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Jogging My Thanksgiving Memory: How to Deep-Fry a Turkey


People always ask me about what my Thanksgivings were like when I was growin’ up. The truth is, I can’t seem to remember! This got me worrying that maybe my elevator wasn’t going all the way to the top. Finally, I worked up the nerve to ask my Aunt Peggy—whose been with me since the day I was born—what my first Thanksgivings were like. Aunt Peggy saw my worry and laughed. “You don’t remember Thanksgivings at River Bend, because you didn’t have ‘em,” she said.

My family lived at River Bend up until I was 10 years old. It was a little mini resort just outside of Albany, Ga., that my Grandmother and Granddaddy Paul ran, complete with motel, cabins, a restaurant and even a skatin’ rink. While daddy worked at a nearby car dealership, Momma would help her parents out with the restaurant. The restaurant was open for Thanksgiving for folks who were traveling but still wanted a special meal. We made certain they were taken care of before we ever worried about ourselves. Sure, we’d eventually get some fried turkey, Momma’s cornbread stuffing, and a slice of pie, but we’d have to sneak it on a quick lunch break during the workday.

After we moved from River Bend, our Thanksgivings transformed into long, wonderful family events, lasting for 4 or 5 days at a stretch. They went on like that up until I opened my first restaurant—The Lady in the Best Western—and then my Thanksgivings were over. Ka-put. I guess you could say at that point I’d come full circle.

I broke that cycle about 10 years ago when I started hosting Thanksgivings in my home surrounded by friends and family. I’ll fry the turkey—the star of the show—and everybody else will bring a side dish to show off their recipes and to take the pressure off me so I can really enjoy a beautiful meal. Even though I don’t remember much about those early Thanksgivings I spent working, I guess I did learn something: I learned to appreciate the gift of time and, most important, family.

My family has made a tradition of frying our turkey, and while it may seem like a lot of trouble, I assure you it’s so very easy if you follow the tips of an expert turkey fryer such as myself.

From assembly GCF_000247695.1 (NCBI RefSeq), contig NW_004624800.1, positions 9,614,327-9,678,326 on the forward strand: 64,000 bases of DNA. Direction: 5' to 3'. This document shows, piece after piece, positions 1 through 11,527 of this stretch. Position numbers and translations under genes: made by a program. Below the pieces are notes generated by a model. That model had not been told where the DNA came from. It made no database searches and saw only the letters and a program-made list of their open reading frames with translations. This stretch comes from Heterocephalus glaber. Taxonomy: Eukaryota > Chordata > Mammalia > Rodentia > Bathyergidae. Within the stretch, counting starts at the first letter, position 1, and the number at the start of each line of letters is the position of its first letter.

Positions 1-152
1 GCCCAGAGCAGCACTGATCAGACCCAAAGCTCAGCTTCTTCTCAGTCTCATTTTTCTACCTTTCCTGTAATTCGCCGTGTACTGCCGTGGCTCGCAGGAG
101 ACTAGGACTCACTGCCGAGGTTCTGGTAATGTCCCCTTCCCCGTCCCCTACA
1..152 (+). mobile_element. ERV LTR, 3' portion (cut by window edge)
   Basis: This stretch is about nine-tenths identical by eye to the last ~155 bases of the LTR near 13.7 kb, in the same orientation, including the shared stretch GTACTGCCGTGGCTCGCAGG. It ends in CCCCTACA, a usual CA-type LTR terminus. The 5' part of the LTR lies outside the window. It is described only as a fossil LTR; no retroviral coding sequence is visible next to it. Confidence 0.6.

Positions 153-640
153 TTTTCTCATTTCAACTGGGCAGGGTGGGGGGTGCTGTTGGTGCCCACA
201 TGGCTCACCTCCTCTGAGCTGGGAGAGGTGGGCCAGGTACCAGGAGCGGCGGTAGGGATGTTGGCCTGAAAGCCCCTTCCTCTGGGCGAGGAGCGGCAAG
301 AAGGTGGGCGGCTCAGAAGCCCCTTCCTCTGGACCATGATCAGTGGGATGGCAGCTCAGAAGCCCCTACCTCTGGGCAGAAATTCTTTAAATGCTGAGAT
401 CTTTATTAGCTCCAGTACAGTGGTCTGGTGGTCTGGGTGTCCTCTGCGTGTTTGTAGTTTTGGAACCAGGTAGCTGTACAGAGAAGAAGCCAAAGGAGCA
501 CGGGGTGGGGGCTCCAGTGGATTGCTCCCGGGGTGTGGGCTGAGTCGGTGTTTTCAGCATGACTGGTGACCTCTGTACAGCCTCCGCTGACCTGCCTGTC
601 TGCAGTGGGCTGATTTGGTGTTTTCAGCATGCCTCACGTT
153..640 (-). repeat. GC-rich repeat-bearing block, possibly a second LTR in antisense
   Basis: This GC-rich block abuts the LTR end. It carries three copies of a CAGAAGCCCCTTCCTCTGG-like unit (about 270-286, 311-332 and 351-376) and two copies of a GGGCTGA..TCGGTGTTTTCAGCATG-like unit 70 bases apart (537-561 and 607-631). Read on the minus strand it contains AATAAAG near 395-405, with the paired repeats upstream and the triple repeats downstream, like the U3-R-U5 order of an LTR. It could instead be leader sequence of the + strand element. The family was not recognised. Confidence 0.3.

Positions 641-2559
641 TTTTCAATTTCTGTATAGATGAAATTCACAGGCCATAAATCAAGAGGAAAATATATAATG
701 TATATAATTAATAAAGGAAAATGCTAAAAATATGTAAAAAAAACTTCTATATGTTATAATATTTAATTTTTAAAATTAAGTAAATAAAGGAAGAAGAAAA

Before we get started, I want to stress the importance of taking appropriate safety precautions to ensure no one gets injured while you’re creating some tasty fried turkey. Follow these safety tips and use common sense, and your turkey frying experience will be safe and successful:

  • The turkey fryer needs to be outside on a flat surface. Do not deep-fry a turkey in a garage or a covered carport.
  • Always keep a fire extinguisher (rated for grease fires) nearby.
  • Large oven mitts or fireplace gloves must be worn.
  • Always wear eye protection at a minimum, but full-face protection is better.
  • When lowering the turkey into the oil, turn off the flame.
  • Do not allow guests, children, or pets near the turkey cooker.
  • Avoid overfilling the oil, as too much oil can cause a fire. To measure the amount of oil needed to fry the turkey, place the turkey in your fryer and add water to top of turkey. Remove the turkey, and the water line will indicate how much oil will be needed to fry your turkey.

What You’ll Need:

  • 2 tablespoons of your favorite dry rub
  • 2 tablespoons Paula Deen’s House Seasoning
  • 1 (10-lb) turkey
  • 3 to 5 gallons peanut oil
  • large deep fryer


Wash bird inside and out, and allow it to drain. Rub the turkey all over with my House Seasoning, and then coat the turkey with the dry rub. Allow the bird to sit until it reaches room temperature.

Heat the peanut oil in a turkey fryer or a very, very large stockpot to 350 degrees F. Very carefully, lower the turkey into the hot oil, making sure it is fully submerged.

Fry the turkey for 3 minutes per pound plus 5 minutes per bird. Remove the turkey from the oil, and drain it on paper towels.

Now gobble it up, y’all!

Paula Deen - As a young girl growing up in Albany, Georgia, Paula Deen never dreamed she would become an American icon. As a young mother, Paula was living the American dream — married to her high school sweetheart and raising two adorable boys — when tragedy struck. Her parents died, her marriage failed and she began a prolonged battle with agoraphobia. With her boys in their teens and her family near homelessness, Paula took her last $200, reached deep inside her soul and started The Bag Lady, a home-based catering company that marked the start of Deen's professional cooking career. With sons Jamie and Bobby delivering lunch-and-love-in-a-bag, beginning in June 1989, Paula turned her life around by sharing what she knew best, traditional Southern cooking.

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